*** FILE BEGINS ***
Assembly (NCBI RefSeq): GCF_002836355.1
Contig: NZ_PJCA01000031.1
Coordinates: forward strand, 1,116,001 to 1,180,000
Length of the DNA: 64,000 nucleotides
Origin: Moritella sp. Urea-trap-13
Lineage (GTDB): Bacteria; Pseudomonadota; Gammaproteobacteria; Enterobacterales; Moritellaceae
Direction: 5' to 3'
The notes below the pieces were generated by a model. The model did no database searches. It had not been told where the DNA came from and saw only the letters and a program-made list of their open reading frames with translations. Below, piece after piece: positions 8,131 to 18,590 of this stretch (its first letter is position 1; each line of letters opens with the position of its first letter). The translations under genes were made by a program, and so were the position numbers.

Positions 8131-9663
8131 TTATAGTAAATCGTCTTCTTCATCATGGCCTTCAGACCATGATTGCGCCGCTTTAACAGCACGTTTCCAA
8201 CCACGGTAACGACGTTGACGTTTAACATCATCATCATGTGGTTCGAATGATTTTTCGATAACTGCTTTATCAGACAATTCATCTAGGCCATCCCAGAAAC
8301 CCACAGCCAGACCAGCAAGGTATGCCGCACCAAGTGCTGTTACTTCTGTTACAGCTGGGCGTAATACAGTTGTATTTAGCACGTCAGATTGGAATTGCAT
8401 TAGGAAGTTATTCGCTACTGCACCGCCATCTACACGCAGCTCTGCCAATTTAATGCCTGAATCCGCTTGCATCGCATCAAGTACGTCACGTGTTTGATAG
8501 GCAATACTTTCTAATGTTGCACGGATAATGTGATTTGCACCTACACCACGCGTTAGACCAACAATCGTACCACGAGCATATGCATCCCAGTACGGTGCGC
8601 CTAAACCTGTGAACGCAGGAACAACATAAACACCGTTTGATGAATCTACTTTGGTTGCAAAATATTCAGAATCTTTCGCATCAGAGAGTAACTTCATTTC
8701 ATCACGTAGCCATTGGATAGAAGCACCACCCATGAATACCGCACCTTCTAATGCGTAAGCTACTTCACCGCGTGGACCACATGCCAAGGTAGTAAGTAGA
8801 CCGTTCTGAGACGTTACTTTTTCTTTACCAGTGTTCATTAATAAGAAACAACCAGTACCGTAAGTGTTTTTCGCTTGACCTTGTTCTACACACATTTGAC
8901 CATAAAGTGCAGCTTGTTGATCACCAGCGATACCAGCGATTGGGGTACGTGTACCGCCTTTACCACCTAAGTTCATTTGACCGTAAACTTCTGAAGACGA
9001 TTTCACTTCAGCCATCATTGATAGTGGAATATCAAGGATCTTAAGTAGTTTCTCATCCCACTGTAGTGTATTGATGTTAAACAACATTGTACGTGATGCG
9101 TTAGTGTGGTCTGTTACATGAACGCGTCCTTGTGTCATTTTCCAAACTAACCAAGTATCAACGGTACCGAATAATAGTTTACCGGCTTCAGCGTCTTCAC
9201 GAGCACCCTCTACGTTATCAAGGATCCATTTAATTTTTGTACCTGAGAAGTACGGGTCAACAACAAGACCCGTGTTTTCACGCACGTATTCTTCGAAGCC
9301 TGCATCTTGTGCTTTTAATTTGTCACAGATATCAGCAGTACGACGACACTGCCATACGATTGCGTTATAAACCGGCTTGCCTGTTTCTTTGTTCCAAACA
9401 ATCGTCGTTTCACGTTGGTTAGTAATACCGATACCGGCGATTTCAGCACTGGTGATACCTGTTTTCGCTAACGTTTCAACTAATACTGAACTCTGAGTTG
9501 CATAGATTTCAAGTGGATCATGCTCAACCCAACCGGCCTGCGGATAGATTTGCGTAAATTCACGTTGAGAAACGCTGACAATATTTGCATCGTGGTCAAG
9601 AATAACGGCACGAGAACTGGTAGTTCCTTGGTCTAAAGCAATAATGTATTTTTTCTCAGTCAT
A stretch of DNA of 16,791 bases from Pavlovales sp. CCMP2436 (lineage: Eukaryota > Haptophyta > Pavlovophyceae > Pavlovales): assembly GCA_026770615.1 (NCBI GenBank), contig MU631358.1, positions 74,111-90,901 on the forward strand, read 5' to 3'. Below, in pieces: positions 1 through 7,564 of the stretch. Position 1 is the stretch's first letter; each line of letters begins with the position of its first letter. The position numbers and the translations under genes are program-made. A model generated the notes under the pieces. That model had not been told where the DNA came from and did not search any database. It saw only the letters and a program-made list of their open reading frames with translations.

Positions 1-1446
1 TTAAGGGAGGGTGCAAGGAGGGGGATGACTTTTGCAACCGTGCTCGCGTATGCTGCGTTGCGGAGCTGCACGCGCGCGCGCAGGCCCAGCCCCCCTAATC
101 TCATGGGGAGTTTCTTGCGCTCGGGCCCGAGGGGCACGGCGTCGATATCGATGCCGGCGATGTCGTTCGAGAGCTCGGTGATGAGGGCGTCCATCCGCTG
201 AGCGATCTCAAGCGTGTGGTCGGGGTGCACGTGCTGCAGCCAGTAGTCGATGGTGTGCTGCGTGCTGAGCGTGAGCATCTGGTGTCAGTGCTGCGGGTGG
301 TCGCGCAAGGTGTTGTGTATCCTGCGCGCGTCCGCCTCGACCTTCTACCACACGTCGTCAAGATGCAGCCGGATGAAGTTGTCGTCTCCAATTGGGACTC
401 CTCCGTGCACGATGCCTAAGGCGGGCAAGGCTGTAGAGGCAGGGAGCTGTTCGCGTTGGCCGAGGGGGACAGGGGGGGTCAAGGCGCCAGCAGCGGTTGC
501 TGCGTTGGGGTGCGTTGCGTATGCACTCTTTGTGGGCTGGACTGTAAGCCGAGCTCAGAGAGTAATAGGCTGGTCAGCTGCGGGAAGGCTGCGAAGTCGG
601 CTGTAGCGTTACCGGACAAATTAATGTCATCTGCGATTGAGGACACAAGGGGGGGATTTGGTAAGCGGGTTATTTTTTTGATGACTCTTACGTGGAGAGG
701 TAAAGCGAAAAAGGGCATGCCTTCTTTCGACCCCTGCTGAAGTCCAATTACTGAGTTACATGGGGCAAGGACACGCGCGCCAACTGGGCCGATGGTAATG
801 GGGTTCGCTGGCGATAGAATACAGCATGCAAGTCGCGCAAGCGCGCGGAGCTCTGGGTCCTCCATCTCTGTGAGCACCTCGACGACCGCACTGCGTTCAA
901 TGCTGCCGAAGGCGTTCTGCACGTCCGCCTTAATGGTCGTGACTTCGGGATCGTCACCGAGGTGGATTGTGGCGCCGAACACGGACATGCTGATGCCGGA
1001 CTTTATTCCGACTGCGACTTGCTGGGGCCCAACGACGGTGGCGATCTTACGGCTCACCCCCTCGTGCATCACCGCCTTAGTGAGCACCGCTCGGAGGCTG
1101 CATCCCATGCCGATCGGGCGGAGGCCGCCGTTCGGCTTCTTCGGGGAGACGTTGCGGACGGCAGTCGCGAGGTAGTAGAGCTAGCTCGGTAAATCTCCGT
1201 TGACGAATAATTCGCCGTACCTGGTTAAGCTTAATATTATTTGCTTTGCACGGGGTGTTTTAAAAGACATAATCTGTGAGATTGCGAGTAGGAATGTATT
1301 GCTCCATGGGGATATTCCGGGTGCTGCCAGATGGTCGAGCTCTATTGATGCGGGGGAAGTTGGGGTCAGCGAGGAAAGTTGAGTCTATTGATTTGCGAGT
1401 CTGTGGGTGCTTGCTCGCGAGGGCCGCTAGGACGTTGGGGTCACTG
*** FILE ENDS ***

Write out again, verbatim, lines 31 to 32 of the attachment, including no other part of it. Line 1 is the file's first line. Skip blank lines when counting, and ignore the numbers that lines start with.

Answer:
301 TCGCGCAAGGTGTTGTGTATCCTGCGCGCGTCCGCCTCGACCTTCTACCACACGTCGTCAAGATGCAGCCGGATGAAGTTGTCGTCTCCAATTGGGACTC
401 CTCCGTGCACGATGCCTAAGGCGGGCAAGGCTGTAGAGGCAGGGAGCTGTTCGCGTTGGCCGAGGGGGACAGGGGGGGTCAAGGCGCCAGCAGCGGTTGC